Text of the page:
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In New York, grocery deliveries go high-tech

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FreshDirect promises to deliver within mere hours, fruit, fish and bottles of water ordered online. afp

In New York, grocery deliveries go high-tech

In New York, a city famous for always being on the go, grocery shopping can be time consuming.

But grocery company FreshDirect promises to deliver within mere hours, fruit, fish and bottles of water ordered online, and it relies on its high-tech Bronx warehouse to keep up with demand.

Everything at the FreshDirect depot is as well-regulated as a Swiss clock, thanks to the computer system.

On the ground, employees manage palettes, scan labels and sort products. But above their heads, huge orange and green plastic bins – the company’s signature colors – seem to have a life of their own.

They zip along on conveyor belts that spiral up to the ceiling, carrying the bins through countless levels of shelves.

As soon as a customer starts placing a FreshDirect online order, the system recognises them.

“The system knows you, where you live, what amount of groceries you usually buy, what truck it will fit on, and based on that, what time can be offered,” explained Timothy Knoll, the chief operating officer.

Orders are grouped by destination, and the boxes can then be sent out.

The conveyor belts run for almost 15km, criss-crossing the 37,000sqm depot. But their layout was designed to limit bins’ trips, which last between 25 to 30 minutes on average.

For small products, robots will pick them out one by one from the massive shelving units and bring them to one of six packing stations.

Once there, employees scan them, package them and put them in boxes that are quickly sent on their way with the touch of a big red button.

Bottles of water, the most popular item, are stored near the conveyor belts.

For fruits and vegetables, employees can see which products have been requested on tablets, and employees set aside any that are damaged.

In a refrigerated room, other workers cut the fish of the day, still soft in their boxes of ice.

“About 90 per cent of our fresh connections are . . . with the farmers and the people that actually grow and raise our food,” said Scott Crawford, the chief merchandising officer. This allows FreshDirect to eliminate middlemen and save time.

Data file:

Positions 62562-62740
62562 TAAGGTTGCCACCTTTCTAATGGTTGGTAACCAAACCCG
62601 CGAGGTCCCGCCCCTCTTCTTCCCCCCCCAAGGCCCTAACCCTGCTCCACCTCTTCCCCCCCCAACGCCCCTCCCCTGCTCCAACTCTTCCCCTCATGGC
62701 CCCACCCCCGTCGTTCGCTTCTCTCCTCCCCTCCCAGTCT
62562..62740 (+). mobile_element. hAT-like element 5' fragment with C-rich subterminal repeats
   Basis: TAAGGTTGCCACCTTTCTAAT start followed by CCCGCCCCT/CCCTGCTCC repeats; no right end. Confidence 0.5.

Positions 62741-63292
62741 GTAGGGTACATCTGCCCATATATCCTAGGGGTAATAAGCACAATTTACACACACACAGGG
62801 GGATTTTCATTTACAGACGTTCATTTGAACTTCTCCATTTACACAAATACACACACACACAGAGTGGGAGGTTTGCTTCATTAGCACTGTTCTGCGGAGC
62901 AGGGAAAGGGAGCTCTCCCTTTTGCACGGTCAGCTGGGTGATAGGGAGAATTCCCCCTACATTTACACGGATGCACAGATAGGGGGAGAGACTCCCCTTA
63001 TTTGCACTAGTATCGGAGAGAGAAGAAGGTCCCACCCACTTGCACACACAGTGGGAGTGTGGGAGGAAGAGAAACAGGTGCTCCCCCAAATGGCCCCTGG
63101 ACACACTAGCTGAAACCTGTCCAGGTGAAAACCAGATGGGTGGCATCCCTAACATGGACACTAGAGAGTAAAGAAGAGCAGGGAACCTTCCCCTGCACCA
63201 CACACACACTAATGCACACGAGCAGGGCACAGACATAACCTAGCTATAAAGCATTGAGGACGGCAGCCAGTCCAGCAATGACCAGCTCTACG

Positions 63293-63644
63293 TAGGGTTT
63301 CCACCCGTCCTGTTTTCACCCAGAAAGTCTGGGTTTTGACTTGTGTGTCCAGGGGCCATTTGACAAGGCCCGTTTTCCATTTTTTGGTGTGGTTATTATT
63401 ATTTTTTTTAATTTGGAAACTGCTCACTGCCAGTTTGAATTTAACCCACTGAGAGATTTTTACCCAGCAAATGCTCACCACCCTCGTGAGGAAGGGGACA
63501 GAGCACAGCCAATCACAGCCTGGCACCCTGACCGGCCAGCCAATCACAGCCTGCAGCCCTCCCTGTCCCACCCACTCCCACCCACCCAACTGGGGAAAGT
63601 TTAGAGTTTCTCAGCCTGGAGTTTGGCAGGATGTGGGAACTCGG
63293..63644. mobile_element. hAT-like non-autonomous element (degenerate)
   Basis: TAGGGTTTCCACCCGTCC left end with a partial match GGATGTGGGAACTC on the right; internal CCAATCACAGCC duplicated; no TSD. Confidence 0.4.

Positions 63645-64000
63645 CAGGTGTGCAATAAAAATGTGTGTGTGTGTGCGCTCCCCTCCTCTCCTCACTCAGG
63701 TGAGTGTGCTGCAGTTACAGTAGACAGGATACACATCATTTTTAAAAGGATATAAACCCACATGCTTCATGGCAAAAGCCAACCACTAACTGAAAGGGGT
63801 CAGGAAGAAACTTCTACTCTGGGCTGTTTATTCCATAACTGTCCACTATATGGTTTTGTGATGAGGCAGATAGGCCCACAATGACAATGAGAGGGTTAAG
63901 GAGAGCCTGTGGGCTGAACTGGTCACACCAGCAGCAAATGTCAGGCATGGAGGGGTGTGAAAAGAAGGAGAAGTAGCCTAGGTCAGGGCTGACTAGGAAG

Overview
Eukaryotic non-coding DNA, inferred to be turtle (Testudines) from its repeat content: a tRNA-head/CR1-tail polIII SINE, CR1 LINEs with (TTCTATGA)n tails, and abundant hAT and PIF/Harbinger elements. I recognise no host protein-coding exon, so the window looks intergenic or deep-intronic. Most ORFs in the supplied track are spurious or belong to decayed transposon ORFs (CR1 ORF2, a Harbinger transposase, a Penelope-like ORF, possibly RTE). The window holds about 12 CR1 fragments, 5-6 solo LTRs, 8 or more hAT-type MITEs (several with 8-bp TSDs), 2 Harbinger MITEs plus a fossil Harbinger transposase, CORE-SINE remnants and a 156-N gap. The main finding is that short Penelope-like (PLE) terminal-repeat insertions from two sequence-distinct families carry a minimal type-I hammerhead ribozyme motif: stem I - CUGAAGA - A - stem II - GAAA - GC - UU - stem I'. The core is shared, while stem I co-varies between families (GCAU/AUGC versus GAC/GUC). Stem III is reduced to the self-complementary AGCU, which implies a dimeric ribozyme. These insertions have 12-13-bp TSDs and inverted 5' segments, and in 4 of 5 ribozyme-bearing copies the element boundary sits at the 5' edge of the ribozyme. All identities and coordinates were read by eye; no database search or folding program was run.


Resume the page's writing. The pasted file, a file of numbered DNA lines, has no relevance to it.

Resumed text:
“You can order a pound of codfish seven days from now, that fish is still swimming in the ocean for another four or five days before we actually have it in-house,” said Knoll.

In order to accurately predict supply and avoid waste, “we are confident with our vendors, and we’re comfortable with how we handle things in the building to control the inventory”, he added.

Each item has a barcode denoting the type of product, where it came from and its expiration date.

FreshDirect also relies on 20 years of data accumulated since its launch in 1999. The company knows how to anticipate consumer habits as accurately as traffic patterns, including by accounting for weather conditions.

Path to profitability

The company is not as prevalent as it has been in New York, but it still dominates: FreshDirect makes 68 per cent of the grocery delivery market in the Big Apple, well ahead of Instacart (13 per cent), Peapod (nine per cent) and Amazon Fresh (nine per cent), according to the data analysis firm Earnest Research.

Sales slumped slightly just after the Bronx depot opened in the summer of last year. As the system worked out any kinks, customers complained of incomplete or late orders.

FreshDirect has regained some ground since then.

The company, which has offered same-day delivery since March, said that online business “continues to grow, and we are operating better than ever before”.

“An online grocer’s biggest enemy is not Amazon – it’s itself,” said Paula Rosenblum, a retail technology analyst for RSR Research.

“There is clearly a market. There is just no clear path to profitability,” she added, noting that sales margins for groceries are generally “pretty low”.

FreshDirect has not released specific figures, saying only that they have “thousands of orders daily”.

In any case, the company has already seen multiple economic cycles – the average size of a Thanksgiving turkey varies in relation to economic growth – and various consumer habits.

“Maybe 15 years ago, you would see more frozen fruits and vegetables being sold for the holiday,” said merchandising chief Crawford.

But now “people want to have that fresh broccoli and those fresh Brussels sprouts”.

“If you don’t get it right in New York City,” Crawford said, “you won’t be doing it long.”


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